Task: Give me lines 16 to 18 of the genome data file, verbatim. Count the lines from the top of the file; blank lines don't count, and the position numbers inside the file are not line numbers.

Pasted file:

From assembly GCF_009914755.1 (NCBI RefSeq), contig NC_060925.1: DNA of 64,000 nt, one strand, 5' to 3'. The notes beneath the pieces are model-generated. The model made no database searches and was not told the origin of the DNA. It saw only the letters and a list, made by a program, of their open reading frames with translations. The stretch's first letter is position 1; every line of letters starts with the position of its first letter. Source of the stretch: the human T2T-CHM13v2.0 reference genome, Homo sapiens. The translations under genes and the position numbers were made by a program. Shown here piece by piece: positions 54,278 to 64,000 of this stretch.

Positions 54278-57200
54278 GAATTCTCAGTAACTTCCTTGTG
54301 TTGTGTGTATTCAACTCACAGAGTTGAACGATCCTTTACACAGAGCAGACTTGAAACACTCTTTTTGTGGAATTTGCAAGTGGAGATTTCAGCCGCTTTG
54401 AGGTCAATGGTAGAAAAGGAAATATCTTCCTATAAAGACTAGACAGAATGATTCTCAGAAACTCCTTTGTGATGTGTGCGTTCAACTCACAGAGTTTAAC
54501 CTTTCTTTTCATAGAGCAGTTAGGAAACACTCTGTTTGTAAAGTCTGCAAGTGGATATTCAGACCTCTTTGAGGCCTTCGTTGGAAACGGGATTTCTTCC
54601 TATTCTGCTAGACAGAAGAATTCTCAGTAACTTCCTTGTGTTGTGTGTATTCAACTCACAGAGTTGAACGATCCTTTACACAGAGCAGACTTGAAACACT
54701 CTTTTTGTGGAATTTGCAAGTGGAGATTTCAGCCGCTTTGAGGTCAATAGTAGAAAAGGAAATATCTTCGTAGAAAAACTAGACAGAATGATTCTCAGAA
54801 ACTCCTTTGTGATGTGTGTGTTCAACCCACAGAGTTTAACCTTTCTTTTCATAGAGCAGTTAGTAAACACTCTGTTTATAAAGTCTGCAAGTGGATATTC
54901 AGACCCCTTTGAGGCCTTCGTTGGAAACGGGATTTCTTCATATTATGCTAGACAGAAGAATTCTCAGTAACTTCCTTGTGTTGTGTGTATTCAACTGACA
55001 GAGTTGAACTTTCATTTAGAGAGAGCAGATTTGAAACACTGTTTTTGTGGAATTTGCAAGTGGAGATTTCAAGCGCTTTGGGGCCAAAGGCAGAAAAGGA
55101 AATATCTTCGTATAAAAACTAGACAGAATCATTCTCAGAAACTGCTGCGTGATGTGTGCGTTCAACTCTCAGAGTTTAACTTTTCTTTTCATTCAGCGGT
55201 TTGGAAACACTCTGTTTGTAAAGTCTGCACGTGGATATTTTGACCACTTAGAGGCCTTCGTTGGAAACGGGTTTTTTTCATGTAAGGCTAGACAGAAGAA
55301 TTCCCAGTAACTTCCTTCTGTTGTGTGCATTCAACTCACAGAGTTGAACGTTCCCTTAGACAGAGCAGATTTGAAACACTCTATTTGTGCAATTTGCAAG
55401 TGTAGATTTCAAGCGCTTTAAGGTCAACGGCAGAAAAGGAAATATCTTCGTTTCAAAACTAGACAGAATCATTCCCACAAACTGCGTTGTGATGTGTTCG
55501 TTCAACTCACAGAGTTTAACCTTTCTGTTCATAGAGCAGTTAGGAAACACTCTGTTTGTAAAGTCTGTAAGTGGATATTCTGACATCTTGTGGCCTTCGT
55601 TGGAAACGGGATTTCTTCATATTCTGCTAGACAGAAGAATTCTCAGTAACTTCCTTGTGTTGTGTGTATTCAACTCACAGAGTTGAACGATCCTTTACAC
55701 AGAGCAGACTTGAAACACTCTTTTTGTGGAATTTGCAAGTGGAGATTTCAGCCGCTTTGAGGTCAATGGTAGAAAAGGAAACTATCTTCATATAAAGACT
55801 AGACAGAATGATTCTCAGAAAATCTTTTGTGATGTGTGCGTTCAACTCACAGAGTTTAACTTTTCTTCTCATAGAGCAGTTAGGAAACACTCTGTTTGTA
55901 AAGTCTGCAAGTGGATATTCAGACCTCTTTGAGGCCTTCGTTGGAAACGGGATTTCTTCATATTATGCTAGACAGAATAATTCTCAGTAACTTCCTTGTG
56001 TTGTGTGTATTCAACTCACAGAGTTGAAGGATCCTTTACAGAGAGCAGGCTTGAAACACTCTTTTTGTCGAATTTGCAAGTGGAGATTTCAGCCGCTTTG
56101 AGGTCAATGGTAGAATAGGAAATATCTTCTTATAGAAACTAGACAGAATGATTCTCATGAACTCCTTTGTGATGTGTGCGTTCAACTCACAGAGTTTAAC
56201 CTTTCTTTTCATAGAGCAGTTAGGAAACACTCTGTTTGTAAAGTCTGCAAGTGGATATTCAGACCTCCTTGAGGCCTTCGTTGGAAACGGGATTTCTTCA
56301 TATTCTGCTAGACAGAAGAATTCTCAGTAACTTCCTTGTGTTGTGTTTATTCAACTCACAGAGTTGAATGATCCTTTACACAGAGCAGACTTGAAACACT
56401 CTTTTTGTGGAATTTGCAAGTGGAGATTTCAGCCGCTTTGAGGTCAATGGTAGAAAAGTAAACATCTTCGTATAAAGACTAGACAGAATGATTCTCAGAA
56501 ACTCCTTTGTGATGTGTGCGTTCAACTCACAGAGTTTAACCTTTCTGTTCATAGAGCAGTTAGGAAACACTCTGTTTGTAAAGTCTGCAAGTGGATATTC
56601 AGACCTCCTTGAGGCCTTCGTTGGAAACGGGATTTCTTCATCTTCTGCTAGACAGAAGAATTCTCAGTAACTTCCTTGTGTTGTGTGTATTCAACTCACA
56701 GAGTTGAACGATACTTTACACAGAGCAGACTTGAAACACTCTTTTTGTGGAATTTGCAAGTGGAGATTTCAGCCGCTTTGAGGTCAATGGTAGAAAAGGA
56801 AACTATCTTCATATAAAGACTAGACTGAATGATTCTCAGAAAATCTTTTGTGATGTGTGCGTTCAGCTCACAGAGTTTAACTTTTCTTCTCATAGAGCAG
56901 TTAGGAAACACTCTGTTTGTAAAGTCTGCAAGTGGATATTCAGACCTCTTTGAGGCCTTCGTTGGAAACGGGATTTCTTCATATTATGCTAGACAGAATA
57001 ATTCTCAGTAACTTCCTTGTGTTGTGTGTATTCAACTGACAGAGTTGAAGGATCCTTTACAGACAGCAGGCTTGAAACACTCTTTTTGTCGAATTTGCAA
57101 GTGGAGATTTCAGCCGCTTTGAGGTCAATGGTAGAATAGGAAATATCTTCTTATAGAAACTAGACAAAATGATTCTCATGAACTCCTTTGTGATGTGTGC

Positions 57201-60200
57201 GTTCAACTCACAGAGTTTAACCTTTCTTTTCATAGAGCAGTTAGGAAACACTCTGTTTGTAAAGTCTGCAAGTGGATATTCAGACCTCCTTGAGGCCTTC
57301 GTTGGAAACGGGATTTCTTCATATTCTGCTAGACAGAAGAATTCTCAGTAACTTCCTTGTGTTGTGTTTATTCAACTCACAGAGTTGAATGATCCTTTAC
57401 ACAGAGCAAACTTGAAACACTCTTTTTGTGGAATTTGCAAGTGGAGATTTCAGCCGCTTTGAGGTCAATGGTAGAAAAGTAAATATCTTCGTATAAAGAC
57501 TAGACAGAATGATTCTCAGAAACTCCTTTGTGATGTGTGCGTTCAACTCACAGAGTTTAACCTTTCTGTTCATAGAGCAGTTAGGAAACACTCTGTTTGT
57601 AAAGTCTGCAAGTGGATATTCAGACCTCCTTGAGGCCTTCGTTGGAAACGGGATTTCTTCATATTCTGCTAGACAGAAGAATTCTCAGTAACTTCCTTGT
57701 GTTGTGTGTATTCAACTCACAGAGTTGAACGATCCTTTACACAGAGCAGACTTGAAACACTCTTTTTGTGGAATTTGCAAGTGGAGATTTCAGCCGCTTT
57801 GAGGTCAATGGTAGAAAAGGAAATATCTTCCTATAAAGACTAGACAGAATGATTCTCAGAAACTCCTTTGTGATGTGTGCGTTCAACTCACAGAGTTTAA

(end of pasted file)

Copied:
55501 TTCAACTCACAGAGTTTAACCTTTCTGTTCATAGAGCAGTTAGGAAACACTCTGTTTGTAAAGTCTGTAAGTGGATATTCTGACATCTTGTGGCCTTCGT
55601 TGGAAACGGGATTTCTTCATATTCTGCTAGACAGAAGAATTCTCAGTAACTTCCTTGTGTTGTGTGTATTCAACTCACAGAGTTGAACGATCCTTTACAC
55701 AGAGCAGACTTGAAACACTCTTTTTGTGGAATTTGCAAGTGGAGATTTCAGCCGCTTTGAGGTCAATGGTAGAAAAGGAAACTATCTTCATATAAAGACT